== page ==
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Velvet Paperback – July 5, 2012
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Top Customer Reviews
The blurb calls this book "romantic" and "thrilling." The fact is, this book is neither.
Honestly, I was expecting so much more from this book. The premise was interesting, and Mary Hooper is an established historical fiction writer. Sadly, this book plays on too many historical fiction cliches that bother the heck out of me.
The first problem is the way the book was written. I have no idea why so many historical fiction books think they need to ramble on like historical pieces of the times. Yes, I understand there is certain language you can and cannot use when writing in historical periods, but we've cut out the rambling in modern day books for a reason. This is certainly a personal thing as well, since I prefer all unneccesary words to be cut, but still. It bothers me, and it made me iffy about the book from the get go.
The second was the characters. Apart from Madame Savoya, they were all pretty flat and generic. Velvet annoyed me especially, since she had the potential to be such a strong main character, but then fell into the utterly gullible and naive cliche. She toyed with Charlie (a boy from her past who is inexplicably smitten with her even though she brushes him off at every turn), with whom there was NO connection of any real kind, no matter how much they protested there was, and then she was completely taken in by both Madame Savoya and George, her assistant.
The kicker came with the ending-or rather, the lack thereof. I hit the button on my Kindle for the next slide and NOPE. Nothing. I literally couldn't believe it. Looking back on those two pages or so, I guess they do suggest an ending, but it's NOT a finished one. Not by a long shot.Read more ›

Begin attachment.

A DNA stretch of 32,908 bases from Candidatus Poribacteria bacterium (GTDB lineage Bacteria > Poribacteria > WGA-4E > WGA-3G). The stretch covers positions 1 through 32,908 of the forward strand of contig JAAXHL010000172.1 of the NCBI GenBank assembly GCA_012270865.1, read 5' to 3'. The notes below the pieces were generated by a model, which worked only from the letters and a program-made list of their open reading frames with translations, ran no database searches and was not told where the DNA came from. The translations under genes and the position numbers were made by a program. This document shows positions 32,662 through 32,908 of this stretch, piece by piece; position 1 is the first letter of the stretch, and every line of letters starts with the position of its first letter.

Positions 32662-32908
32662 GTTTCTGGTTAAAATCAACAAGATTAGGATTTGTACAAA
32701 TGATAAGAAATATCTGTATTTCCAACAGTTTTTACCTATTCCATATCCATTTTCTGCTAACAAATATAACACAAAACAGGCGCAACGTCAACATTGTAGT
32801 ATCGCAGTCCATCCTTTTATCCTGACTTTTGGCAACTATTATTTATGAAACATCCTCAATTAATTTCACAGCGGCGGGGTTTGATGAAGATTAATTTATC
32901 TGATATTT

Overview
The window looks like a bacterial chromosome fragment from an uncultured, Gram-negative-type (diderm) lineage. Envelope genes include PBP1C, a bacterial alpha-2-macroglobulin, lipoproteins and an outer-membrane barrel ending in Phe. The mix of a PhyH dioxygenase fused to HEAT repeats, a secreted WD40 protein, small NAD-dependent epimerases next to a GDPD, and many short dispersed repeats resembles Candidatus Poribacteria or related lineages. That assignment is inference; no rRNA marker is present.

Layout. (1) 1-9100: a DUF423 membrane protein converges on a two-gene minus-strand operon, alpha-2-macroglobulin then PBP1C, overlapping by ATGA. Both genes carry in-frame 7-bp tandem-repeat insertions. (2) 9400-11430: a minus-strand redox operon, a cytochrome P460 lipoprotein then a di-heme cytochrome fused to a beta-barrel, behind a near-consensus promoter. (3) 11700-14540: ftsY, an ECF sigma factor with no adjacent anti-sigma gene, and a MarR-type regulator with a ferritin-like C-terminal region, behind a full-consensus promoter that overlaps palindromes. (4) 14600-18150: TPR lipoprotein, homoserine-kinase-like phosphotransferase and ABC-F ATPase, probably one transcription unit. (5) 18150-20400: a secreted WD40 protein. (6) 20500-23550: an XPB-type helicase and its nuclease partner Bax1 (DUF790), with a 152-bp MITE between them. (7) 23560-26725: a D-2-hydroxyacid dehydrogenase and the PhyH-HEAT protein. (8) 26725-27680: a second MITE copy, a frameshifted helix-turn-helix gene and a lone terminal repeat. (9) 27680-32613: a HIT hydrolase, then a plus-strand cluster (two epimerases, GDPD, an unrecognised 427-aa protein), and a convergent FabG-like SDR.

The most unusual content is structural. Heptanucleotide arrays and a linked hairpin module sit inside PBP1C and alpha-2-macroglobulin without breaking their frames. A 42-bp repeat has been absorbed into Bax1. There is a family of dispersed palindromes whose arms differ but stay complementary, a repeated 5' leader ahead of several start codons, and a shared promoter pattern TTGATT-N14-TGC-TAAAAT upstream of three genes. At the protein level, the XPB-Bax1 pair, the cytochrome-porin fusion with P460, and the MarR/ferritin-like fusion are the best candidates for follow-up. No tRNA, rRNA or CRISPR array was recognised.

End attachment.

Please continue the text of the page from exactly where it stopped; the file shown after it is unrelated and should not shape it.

However, mistakes do happen and Velvet is fired. By a stroke of luck she is welcomed into the home of her best client. Now a part of the spiritual community, Velvet follows the rules to a T to ensure every séance of Madame's goes without issue. She falls in love with Madame's handsome assistant George and plans her future of finery. As time passes, cracks form in her wonderful world and Velvet must face her past and confront dangerous secrets.
Velvet takes an age-old story of a struggling girl in London during a period when fortune-tellers, mediums and paying for spiritual consultants were a fashionable hobby. Mary Hooper takes it a step further by weaving other historical aspects that are less flattering about this time period. It's an easy and engrossing read that will keep you turning pages to learn more about how mediums tricked innocent patrons and if Velvet can survival being stuck in a web of lies.
I've always had a fondness for historical fiction. Perhaps it began with C.S. Lewis' Chronicles of Narnia books. I was always fascinated by historical England just as much as what occurred in Narnia. I absolutely feel in love with the imagery and storytelling of Victorian England. It's extra enjoyable when part of the setting is around the corner from where one presently lives. Hooper does her research and she does it well.Read more ›
The only thing that kept me reading once I realized what this book was about was Velvet. Her background was intriguing. I admired her strength to survive because it couldn't have been easy to go from being provided for to having to get by on your own. I was surprised at her own actions when her father died. It may have made her feel incredibly guilty, but he made it easy to walk away. The only flaw was that she was so eager to step up in the world she completely turned a blind eye to Madame Savoya and to George (her partner). I know in this time period, it was far to easy to believe that mediums were real. But, I kept wanting her to see the truth. And that is why I kept reading.
So my dislike of this book completely lies in the spiritualism aspect. Which really does not make it fair to this book. I liked the style, the writing, and our lead character. But for some reason, spiritualism just rubs me the wrong way. I hate the idea that they were tricking people out of their money, especially when it came to lonely rich widows. I dislike that each medium came up with new tricks to outdo their competitors. I especially disliked some of the tactics that Madame Savoya pulls in this book. She's a downright nasty women.
That being said, I will still read another book by Mary Hooper. I have my eye on another series of hers. I will however, try to stay as far away from books were spiritualism is the focus from now on.